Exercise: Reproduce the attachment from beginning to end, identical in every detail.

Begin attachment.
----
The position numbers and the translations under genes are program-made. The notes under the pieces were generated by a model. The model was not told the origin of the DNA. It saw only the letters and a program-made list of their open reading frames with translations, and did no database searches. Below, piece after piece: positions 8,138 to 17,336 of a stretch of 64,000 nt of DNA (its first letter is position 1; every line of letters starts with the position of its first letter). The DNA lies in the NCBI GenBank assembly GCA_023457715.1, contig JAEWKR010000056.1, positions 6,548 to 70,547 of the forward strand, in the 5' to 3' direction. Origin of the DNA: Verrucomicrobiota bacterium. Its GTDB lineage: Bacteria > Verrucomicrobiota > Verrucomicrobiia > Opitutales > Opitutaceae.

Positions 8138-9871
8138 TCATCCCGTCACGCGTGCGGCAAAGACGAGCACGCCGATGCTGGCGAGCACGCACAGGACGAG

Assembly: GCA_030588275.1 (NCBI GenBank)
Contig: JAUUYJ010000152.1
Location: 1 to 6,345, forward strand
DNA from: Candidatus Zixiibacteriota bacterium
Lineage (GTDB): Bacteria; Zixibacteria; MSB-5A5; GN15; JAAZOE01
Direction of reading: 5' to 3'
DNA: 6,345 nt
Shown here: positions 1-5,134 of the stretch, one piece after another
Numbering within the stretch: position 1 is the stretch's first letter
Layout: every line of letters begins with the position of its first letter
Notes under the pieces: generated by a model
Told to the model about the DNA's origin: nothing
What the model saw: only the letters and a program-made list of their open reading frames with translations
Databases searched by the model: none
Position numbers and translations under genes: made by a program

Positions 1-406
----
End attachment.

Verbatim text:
The position numbers and the translations under genes are program-made. The notes under the pieces were generated by a model. The model was not told the origin of the DNA. It saw only the letters and a program-made list of their open reading frames with translations, and did no database searches. Below, piece after piece: positions 8,138 to 17,336 of a stretch of 64,000 nt of DNA (its first letter is position 1; every line of letters starts with the position of its first letter). The DNA lies in the NCBI GenBank assembly GCA_023457715.1, contig JAEWKR010000056.1, positions 6,548 to 70,547 of the forward strand, in the 5' to 3' direction. Origin of the DNA: Verrucomicrobiota bacterium. Its GTDB lineage: Bacteria > Verrucomicrobiota > Verrucomicrobiia > Opitutales > Opitutaceae.

Positions 8138-9871
8138 TCATCCCGTCACGCGTGCGGCAAAGACGAGCACGCCGATGCTGGCGAGCACGCACAGGACGAG

Assembly: GCA_030588275.1 (NCBI GenBank)
Contig: JAUUYJ010000152.1
Location: 1 to 6,345, forward strand
DNA from: Candidatus Zixiibacteriota bacterium
Lineage (GTDB): Bacteria; Zixibacteria; MSB-5A5; GN15; JAAZOE01
Direction of reading: 5' to 3'
DNA: 6,345 nt
Shown here: positions 1-5,134 of the stretch, one piece after another
Numbering within the stretch: position 1 is the stretch's first letter
Layout: every line of letters begins with the position of its first letter
Notes under the pieces: generated by a model
Told to the model about the DNA's origin: nothing
What the model saw: only the letters and a program-made list of their open reading frames with translations
Databases searched by the model: none
Position numbers and translations under genes: made by a program

Positions 1-406